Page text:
Everything is sales including learning.
We rave about our newest – now favorite – restaurant. We’ve got to tell the gals about the best sales in the local downtown shops. Even getting our children to eat their veggies is all about sales.
Well, wouldn’t you know….we can sell our students and our children on wanting to learn, too! They can LOVE learning. They can go the extra mile, really focus, and show up each day ready to work!
“How?” By asking them questions.
Here’s the first question to try:
“Wouldn’t it be great if you ___fill in the blank___?”
“Wouldn’t it be great if you knew the answer each time I called on you?”
“Wouldn’t it be great if you felt confident with your multiplication facts? You would be able to answer faster than everyone.”
“Wouldn’t it be great if you could sound out all the hard words so well that you could help a classmate sound them out, too?
By simply asking, “Wouldn’t it be great if you…..” you paint the picture of what learning can be like for them. They may not have even thought or been able to put into words how knowing the answer, feeling confident again, and knowing something so well that they can help others is what they really wanted or could achieve. By posing the question this way, you seed the thought, “Yes, it would be great if……” Now you can work with them on a plan as to how they can achieve it.
Remember this one thing before we move on to the next question. Asking “Wouldn’t it be great if you…..” and then filling in the blank requires that you fill in the blank with what motivates, excites, and inspires them….not you, or else they will not stay motivated and focused through the challenges. This isn’t about you…it is all about them. What moves them? What keeps them smiling? What do they want strong enough to push through the hard stuff? That’s what you fill in the blank with.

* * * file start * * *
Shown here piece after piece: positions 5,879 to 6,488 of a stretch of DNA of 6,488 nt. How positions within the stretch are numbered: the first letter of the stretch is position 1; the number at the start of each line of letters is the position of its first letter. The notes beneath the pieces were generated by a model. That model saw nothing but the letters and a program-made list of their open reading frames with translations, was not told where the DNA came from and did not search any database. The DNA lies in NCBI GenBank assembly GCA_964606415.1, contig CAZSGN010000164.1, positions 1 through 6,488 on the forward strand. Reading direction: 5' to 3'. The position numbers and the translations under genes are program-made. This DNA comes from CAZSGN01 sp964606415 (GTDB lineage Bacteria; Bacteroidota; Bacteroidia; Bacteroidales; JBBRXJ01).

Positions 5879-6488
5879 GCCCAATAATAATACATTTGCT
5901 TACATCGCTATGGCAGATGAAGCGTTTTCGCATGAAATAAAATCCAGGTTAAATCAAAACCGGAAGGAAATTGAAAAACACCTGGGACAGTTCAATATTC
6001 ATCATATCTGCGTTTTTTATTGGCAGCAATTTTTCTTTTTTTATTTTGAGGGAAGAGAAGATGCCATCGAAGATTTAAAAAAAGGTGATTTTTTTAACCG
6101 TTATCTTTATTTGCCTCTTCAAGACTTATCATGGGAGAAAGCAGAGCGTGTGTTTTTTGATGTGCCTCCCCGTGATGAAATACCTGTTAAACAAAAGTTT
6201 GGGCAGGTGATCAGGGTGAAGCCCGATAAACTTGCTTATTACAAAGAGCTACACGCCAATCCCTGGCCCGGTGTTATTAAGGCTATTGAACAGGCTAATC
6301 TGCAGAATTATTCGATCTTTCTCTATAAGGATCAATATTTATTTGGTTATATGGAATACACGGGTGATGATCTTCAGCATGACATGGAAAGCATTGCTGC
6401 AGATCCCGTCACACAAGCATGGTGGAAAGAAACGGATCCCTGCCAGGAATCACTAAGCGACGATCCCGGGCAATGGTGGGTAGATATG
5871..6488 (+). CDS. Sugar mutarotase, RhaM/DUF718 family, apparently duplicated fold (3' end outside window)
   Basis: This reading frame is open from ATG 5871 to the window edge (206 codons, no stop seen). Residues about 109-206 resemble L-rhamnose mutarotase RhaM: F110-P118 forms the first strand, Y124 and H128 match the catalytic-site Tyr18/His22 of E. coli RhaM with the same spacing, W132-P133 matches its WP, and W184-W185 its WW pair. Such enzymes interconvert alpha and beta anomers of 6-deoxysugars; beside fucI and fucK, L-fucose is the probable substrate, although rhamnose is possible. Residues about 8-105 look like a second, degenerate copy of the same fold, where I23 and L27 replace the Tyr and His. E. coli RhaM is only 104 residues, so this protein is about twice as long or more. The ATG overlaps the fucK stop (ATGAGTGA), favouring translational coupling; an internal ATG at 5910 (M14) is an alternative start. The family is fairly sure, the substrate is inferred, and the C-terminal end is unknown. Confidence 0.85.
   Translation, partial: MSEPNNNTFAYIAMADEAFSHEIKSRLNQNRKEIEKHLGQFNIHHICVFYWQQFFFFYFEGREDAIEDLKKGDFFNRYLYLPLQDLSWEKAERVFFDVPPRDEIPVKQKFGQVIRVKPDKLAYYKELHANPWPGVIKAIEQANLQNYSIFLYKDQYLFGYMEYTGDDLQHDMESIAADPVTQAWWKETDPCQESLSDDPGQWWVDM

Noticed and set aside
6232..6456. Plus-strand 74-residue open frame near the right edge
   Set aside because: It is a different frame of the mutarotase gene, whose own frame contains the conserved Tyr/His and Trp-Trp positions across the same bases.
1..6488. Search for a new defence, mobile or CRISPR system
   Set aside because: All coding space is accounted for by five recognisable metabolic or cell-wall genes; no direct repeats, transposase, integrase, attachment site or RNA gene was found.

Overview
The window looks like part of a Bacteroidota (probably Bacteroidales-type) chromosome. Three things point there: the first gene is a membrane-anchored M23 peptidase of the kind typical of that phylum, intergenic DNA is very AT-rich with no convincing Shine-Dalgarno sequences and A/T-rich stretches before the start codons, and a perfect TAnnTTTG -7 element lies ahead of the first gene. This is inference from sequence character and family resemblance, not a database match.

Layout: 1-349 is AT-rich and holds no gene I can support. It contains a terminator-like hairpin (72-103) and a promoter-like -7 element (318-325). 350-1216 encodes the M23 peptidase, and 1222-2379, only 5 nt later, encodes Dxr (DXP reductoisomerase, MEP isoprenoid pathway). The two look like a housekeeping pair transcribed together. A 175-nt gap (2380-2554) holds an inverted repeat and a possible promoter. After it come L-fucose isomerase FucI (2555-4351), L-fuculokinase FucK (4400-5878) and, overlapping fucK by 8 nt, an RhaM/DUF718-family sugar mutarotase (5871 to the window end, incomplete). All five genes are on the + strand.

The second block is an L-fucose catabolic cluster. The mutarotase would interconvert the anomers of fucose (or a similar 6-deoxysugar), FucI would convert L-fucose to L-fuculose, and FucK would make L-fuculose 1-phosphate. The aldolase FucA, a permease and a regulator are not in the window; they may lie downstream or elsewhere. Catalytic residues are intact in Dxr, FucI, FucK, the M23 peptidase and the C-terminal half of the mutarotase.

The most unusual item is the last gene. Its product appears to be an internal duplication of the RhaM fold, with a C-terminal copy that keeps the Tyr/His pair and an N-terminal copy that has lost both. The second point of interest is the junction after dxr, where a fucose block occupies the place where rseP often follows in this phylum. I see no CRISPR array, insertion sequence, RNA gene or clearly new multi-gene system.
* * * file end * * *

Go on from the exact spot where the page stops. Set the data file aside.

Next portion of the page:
Let’s try another one.
“Have you ever thought that this could be easy for you?”
Sometimes, our students (even us adults at times) are too busy looking at the challenge, the mountain, the obstacle, the difficulty right in front of them that they can’t actually see that this algebra or geometry could become easy. If they are willing to roll up their sleeves, press in, ask questions, make mistakes, and try some more eventually it will become easier. Remind them that no one gets it great out of the gate on the first go.
Encourage them that they “have what it takes to one day be able to say that this is easy.”
Tell them, “I am really excited for you to excel in algebra. You may not see it yet. This variable thing may look like a big mountain right now that you just can’t climb over. But if you are willing to take one step at a time, try one equation at a time, before you know it you’ll be at the top of the mountain. You’ll be able to do algebra well.”
What can they achieve that they don’t even know is possible yet? Paint this picture in their minds eye of what they can achieve. Assure them that you’ll help them get there. It is their responsibility to try, to focus, and to not give up.
What an amazing classroom of young students you have! So full of promise! Teacher, sell them on learning by asking them questions.
Now, I would love to hear from you. Give these questions a try and then let us know how it goes.
Leave a comment below and let me know. Remember, share as much detail as possible in your reply. So many amazing educators, moms, dads, and grandparents come here for insight and motivation, and your story may help someone else have a meaningful breakthrough.
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If you need help with thinking of questions for a specific student, you are welcome to email me at email@example.com. I am happy to work with you to help your students to love learning again.
With enormous love,